The history of life on Earth is still a mystery: Bacteria have been around for about 3 billion years, but for most of this time they had had the Earth to themselves. Seaweed, jellyfish-like creatures, sponges and worms arrived a few million years before the Cambrian period began, over 500 million years ago.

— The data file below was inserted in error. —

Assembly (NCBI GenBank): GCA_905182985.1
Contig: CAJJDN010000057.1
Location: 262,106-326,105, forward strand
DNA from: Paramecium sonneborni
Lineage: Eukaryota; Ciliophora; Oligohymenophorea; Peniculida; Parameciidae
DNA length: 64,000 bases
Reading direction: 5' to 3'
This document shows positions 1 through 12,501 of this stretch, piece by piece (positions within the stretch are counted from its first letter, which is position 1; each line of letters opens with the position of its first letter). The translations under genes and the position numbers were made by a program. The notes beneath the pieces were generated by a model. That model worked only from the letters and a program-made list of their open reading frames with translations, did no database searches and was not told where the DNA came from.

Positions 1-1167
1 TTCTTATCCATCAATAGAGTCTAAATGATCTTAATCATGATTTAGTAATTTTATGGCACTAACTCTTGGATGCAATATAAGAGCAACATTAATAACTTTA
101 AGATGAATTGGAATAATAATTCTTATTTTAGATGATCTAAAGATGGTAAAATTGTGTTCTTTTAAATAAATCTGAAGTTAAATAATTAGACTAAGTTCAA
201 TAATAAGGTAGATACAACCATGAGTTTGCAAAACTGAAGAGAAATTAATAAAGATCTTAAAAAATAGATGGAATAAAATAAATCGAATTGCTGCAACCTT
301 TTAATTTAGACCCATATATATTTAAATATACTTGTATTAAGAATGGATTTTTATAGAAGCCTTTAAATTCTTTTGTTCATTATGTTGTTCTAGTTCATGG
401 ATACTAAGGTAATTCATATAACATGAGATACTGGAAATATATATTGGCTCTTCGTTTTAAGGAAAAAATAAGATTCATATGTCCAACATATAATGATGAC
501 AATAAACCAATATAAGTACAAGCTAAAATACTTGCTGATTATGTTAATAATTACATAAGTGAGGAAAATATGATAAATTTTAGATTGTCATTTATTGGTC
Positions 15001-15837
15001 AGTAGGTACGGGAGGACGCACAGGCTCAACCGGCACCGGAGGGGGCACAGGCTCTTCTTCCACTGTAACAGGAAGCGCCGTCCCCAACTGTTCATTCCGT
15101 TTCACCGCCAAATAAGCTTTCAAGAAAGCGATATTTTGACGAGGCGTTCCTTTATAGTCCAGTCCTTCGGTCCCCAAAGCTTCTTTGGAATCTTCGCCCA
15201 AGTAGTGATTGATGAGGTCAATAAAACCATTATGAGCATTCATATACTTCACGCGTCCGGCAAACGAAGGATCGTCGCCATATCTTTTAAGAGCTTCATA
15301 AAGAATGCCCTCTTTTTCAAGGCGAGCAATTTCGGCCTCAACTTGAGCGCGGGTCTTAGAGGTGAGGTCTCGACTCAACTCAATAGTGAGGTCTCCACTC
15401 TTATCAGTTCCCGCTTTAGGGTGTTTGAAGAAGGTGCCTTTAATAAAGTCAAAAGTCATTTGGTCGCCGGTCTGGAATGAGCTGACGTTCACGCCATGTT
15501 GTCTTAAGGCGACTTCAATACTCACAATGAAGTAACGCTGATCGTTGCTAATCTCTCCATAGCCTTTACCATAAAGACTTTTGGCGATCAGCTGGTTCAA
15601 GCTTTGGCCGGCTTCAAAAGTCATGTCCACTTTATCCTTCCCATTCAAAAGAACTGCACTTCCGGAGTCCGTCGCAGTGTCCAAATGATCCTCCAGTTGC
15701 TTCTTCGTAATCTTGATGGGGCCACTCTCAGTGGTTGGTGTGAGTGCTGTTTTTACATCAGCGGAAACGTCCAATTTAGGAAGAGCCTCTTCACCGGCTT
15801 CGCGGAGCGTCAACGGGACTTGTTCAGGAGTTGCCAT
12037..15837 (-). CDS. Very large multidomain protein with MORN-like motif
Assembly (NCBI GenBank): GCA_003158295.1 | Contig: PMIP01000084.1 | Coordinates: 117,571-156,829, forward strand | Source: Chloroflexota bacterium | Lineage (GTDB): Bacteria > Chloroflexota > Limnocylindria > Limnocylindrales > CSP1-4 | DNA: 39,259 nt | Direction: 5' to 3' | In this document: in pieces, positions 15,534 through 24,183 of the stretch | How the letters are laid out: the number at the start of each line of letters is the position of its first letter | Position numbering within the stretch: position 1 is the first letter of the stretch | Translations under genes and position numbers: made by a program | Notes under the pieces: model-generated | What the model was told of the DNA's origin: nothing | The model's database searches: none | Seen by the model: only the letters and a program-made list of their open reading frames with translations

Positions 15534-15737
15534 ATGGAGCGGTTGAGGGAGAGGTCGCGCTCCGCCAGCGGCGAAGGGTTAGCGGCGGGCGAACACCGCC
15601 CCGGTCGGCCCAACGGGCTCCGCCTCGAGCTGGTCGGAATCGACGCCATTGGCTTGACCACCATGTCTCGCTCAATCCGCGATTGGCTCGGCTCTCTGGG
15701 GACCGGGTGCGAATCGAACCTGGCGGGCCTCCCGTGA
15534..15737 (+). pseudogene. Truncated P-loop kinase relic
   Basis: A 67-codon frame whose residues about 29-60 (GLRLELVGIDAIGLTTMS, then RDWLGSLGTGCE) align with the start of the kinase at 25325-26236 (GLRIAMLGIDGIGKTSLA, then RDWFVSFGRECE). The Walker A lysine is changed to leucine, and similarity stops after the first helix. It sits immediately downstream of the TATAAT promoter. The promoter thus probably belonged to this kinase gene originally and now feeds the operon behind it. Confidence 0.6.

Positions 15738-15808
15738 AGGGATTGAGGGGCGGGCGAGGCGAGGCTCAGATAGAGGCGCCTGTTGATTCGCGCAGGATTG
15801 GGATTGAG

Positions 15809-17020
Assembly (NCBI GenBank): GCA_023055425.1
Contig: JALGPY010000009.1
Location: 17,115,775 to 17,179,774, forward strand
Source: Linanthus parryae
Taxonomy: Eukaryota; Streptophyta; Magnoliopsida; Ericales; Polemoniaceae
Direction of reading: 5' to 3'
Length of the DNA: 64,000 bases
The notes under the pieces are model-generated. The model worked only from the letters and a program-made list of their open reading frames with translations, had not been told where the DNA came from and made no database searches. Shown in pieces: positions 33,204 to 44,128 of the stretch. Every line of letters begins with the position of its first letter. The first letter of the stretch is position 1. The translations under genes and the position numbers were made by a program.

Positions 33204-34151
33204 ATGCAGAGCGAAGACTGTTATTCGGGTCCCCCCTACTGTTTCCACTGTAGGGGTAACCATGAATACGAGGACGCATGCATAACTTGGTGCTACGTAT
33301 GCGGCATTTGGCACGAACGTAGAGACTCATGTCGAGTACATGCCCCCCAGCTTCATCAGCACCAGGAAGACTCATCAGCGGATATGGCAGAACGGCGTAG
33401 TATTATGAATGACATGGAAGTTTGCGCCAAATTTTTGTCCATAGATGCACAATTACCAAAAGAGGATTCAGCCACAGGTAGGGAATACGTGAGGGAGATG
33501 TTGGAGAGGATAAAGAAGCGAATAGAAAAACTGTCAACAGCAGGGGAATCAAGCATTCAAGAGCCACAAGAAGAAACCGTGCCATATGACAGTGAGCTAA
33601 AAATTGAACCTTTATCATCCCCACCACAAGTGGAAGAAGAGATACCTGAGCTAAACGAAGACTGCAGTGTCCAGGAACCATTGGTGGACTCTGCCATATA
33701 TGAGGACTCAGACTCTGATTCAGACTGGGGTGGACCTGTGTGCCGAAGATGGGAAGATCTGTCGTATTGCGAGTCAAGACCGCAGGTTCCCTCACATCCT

But 200 million years ago, higher forms of life suddenly arrived: arthropods, brachiopods, coelenterates, echinoderms, mollusks and even chordates, the animal group from which vertebrates like us developed. Each of these evolutionary changes can be coordinated with a period in which the amount of oxygen in the ocean rose. Each of these oxidation events corresponds with an increase in the size, complexity and diversity of life, both plant and animal.